A few weeks ago, a Texas woman began a six years jail term in Houston. That was the main news. But something else caught my attention as I went through the story carried by several American newspapers.
The jail bird, Bowen-Wright has a son, Christopher Bowen. According to the story, the 10-year old boy has spent most of his life in and out of hospital.
Between 2009 and 2016, Christopher Bowen-Wright visited hospitals 323 times and underwent 13 surgeries. His visits reportedly began just 11 days after he was born.
The mother claimed that his son was suffering from, amongst many others, cancer, seizures and a rare degenerative neurological disorder. Along the way and as part of his treatment, doctors fitted him with a feeding tube, used an oxygen device and, sometimes, constrained him to a wheelchair. At some point, the boy was listed as a potential candidate for a lung transplant.
My son is not sick
The boy’s father kept insisting that his son was not sick. But nobody believed him. After a separation, he was considered a threat to his son’s health and banned by a court from seeing him.
But the boy was not sick.
The sickening path of the story was that the boy was not sick at all. At least, not from any of those ailments for which he was perpetually in intensive care, dosed with all kinds of medications and invaded by an army of surgeons.
And the Orisirisi doctors?
But for 7 years, the Orisirisi doctors were busy at work treating the poor boy for whatever his mother said he was suffering from and getting paid, big time. It was after the doctors have had their fill and the boy started developing medical complications from the unnecessary medical care he was receiving that they reported the mother, Bowen-Wright, to the relevant authorities.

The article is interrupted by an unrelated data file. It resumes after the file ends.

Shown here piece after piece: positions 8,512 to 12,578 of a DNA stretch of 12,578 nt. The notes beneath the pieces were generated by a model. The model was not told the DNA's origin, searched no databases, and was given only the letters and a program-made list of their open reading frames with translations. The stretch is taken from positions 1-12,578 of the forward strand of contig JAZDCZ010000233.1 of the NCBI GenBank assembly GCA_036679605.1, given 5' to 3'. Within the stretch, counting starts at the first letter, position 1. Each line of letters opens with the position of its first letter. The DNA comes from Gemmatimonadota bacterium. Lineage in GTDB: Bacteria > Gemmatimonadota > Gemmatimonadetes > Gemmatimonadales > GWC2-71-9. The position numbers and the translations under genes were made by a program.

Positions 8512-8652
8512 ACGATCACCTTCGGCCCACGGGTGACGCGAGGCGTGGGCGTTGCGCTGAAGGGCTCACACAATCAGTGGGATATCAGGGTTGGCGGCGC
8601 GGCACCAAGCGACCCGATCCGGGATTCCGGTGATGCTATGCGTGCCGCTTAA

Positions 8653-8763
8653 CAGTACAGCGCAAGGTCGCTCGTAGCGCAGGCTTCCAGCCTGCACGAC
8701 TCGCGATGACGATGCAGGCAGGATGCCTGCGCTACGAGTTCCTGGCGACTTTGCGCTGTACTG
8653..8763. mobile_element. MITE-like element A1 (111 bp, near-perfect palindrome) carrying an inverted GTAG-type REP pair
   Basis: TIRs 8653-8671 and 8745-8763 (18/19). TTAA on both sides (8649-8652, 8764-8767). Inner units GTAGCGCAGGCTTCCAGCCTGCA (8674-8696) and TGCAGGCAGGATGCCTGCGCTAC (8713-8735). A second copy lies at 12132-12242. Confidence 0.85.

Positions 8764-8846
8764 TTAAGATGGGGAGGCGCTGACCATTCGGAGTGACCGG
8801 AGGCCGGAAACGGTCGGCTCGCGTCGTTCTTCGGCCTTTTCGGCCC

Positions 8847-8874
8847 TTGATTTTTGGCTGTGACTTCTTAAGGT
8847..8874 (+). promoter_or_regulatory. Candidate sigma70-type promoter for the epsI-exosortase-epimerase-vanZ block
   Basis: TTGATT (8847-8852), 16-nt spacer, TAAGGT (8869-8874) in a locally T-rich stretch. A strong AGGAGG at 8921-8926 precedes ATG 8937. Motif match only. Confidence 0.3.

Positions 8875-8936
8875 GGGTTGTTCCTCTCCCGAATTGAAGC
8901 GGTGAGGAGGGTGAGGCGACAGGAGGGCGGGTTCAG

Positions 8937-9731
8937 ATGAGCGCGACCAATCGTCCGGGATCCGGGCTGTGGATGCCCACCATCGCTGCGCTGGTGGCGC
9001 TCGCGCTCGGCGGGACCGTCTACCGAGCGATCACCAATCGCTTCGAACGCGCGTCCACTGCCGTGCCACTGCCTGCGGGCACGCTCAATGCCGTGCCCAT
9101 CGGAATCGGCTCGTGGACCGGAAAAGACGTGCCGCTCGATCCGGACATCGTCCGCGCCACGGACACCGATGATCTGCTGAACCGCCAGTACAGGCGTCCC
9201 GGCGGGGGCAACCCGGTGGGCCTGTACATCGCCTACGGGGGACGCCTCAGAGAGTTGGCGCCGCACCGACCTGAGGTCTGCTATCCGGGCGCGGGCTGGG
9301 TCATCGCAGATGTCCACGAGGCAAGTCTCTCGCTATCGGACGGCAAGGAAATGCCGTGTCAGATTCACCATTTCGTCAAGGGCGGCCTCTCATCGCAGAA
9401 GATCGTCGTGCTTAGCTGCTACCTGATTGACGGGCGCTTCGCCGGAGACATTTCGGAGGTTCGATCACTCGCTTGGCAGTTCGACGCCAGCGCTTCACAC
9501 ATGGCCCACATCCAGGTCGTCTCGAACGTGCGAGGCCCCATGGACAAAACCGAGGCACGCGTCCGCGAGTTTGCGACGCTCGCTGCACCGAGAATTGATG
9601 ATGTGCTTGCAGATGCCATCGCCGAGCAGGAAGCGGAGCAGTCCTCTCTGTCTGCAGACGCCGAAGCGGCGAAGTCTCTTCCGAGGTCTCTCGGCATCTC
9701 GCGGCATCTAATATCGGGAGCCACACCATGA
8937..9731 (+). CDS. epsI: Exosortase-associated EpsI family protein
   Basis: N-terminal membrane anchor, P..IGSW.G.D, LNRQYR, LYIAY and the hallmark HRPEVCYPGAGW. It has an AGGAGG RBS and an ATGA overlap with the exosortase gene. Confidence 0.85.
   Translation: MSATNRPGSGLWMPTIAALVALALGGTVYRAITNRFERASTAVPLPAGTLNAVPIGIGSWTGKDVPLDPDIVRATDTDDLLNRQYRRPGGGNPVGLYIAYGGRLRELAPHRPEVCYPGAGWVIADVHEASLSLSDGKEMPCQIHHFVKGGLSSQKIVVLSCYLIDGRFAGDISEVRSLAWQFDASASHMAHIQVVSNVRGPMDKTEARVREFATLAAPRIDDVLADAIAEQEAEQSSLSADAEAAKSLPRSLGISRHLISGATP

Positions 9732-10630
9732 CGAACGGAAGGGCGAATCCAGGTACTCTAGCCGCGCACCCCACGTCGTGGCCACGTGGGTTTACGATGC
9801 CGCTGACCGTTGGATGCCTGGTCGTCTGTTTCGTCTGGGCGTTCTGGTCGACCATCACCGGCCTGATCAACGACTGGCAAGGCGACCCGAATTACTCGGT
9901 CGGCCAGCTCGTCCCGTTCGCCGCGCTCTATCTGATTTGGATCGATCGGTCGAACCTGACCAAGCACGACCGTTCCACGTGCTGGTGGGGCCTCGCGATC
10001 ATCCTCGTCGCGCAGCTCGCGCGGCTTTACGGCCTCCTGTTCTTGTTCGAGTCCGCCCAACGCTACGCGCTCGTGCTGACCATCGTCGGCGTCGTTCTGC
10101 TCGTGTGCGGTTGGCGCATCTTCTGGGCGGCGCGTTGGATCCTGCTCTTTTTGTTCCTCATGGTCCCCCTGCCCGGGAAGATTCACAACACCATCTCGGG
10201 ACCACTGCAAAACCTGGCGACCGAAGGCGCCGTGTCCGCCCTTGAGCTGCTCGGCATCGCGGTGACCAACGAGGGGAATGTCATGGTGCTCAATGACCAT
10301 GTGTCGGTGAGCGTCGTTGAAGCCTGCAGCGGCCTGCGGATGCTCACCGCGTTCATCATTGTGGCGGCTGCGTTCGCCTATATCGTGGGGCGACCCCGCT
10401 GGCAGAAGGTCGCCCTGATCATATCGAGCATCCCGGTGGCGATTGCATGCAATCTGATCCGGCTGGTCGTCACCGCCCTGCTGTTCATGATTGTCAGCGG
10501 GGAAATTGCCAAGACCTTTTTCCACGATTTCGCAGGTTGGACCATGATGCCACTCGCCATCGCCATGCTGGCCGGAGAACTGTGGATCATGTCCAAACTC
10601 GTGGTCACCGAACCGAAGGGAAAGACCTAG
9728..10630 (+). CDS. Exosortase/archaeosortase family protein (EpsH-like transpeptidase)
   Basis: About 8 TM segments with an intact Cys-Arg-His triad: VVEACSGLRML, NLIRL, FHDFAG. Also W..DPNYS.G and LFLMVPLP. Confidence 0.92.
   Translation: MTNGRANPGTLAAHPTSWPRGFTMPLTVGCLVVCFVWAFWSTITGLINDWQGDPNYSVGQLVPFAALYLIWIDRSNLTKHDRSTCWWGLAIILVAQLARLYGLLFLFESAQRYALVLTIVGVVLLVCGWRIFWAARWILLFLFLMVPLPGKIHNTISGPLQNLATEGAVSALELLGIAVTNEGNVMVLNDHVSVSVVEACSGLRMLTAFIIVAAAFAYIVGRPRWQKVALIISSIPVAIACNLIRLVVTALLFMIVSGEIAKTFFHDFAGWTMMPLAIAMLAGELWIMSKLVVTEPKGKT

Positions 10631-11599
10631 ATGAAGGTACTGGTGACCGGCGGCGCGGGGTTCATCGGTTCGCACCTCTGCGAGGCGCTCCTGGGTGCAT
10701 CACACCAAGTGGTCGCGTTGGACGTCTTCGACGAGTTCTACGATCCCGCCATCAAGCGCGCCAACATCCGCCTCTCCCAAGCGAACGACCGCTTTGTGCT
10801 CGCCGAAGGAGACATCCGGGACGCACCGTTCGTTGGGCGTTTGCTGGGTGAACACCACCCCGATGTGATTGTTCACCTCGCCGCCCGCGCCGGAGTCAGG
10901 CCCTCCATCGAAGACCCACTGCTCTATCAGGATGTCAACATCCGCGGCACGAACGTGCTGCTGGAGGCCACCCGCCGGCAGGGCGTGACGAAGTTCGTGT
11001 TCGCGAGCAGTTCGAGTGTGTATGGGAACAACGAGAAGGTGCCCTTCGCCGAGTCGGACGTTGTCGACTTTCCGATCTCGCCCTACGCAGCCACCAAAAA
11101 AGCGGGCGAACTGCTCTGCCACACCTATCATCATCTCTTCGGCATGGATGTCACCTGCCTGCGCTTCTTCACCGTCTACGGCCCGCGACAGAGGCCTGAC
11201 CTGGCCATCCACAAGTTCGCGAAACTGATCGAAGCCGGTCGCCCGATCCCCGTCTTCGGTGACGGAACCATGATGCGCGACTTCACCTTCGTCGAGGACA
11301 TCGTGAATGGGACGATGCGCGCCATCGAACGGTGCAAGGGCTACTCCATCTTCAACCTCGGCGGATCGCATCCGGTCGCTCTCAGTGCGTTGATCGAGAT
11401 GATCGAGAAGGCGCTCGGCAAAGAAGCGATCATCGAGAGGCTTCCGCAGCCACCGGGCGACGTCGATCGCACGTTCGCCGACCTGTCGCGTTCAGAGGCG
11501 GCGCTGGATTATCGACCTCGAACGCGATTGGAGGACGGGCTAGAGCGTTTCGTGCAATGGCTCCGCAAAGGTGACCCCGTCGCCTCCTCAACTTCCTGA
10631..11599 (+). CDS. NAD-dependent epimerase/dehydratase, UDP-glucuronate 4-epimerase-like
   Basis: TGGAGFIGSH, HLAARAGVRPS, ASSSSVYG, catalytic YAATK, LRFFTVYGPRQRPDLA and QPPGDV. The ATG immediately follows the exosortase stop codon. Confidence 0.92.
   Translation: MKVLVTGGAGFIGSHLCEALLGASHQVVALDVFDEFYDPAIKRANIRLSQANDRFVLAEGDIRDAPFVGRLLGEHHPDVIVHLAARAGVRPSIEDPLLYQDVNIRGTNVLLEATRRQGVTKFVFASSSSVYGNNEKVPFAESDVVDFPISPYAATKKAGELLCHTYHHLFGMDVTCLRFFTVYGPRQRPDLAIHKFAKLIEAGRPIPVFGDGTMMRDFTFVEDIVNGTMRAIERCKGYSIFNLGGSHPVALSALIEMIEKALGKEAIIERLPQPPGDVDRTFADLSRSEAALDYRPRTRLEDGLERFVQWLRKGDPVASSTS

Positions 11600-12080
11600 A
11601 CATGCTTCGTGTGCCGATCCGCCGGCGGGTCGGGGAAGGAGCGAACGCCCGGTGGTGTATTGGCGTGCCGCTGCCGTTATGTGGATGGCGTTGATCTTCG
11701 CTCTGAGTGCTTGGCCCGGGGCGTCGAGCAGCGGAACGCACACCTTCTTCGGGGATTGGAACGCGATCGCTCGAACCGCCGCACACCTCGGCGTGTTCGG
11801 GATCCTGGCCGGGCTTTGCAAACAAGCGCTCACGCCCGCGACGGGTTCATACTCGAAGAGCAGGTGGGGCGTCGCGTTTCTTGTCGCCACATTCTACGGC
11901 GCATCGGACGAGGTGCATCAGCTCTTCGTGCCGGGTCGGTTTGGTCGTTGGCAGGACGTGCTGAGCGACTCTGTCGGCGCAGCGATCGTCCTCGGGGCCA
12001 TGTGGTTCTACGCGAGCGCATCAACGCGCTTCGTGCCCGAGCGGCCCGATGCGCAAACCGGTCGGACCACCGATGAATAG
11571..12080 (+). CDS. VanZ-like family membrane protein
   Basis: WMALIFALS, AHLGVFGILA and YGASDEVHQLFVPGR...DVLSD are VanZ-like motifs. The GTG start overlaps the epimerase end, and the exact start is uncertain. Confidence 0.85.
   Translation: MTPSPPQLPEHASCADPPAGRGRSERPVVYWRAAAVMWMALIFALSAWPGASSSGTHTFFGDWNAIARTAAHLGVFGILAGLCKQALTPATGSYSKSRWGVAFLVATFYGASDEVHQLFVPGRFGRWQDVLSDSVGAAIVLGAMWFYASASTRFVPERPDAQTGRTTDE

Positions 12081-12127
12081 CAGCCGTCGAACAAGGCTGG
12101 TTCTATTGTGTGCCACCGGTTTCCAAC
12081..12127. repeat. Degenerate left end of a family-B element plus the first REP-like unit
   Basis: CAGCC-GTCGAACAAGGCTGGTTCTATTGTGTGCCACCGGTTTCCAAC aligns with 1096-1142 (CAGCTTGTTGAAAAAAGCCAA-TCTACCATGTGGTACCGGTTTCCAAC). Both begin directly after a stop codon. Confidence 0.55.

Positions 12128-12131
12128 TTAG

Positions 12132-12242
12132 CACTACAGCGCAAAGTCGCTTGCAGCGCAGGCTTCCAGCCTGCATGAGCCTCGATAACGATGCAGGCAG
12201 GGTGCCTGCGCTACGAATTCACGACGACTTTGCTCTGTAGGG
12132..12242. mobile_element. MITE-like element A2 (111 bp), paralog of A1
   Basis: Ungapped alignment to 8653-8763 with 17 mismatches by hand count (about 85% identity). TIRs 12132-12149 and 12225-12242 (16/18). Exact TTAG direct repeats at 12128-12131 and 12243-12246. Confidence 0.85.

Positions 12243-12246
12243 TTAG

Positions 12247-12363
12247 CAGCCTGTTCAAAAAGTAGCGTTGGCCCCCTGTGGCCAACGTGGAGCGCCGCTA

Bowen-Wright is now in jail for subjecting her son to such horror.
Strangely, none of the American newspapers that carried the story raised the question of how doctors treated and operated on a little boy who was healthy for 7 years.
Strangely, some of the same doctors testified in court that the boy often seemed healthier than his mother claimed and that the unnecessary treatments had actually caused medical complications!
Strangely, neither the judge nor Bowen-Wright’s defense counsel nor any journalist ever asked the doctors what they were treating the boy for.
This story is not unique. Some psychiatrists have classified the mother’s behavior as a mental illness or a form of abuse referred to as Munchausen syndrome by proxy, in which one person falsifies another person’s illness and seeks unnecessary treatments for it. The perpetrator receives attention, sympathy, government benefits, and disability support. An estimated 600 to 1,200 cases occur in the United States each year.
How does a good thing become so bad?
American doctors are among the best in the world. How do they get involved in the bogus scheme of treating people for what they are not sick of? The answer is simple-the love of money. And that is why the cost of medical care in America has become the most prohibitive in the developed world. Some doctors are now routinely charged for prescribing medical tests, drugs and surgery which they clearly know their patients do not need. The American medical system is not what it is hyped to be any longer.
What is the implication for Nigerian medical tourists?
Buyers beware! America is a preferred destination for medical care for many Nigerians who can afford it. It is also a highly cherished status symbol to be said to be flown to an American hospital for an ailment, no matter how insignificant the ailment might be. It is even a status symbol to be said to have died in an American hospital. That is how ridiculous things have become.
Don’t be an Ode (idiot)
However, do Nigerians, especially government officials, really get value for the millions of dollars spent on their medical trips? Are Nigerian medical tourists being scammed by American orisirisi doctors? Your guess is as good as mine.
*Orisirisi Poju is used by the Yorubas to denote something that doesn’t look right but happening often.
(By the way, I am not a Yoruba person. So pardon me for any short comings in my use and translations of certain Yoruba words lately).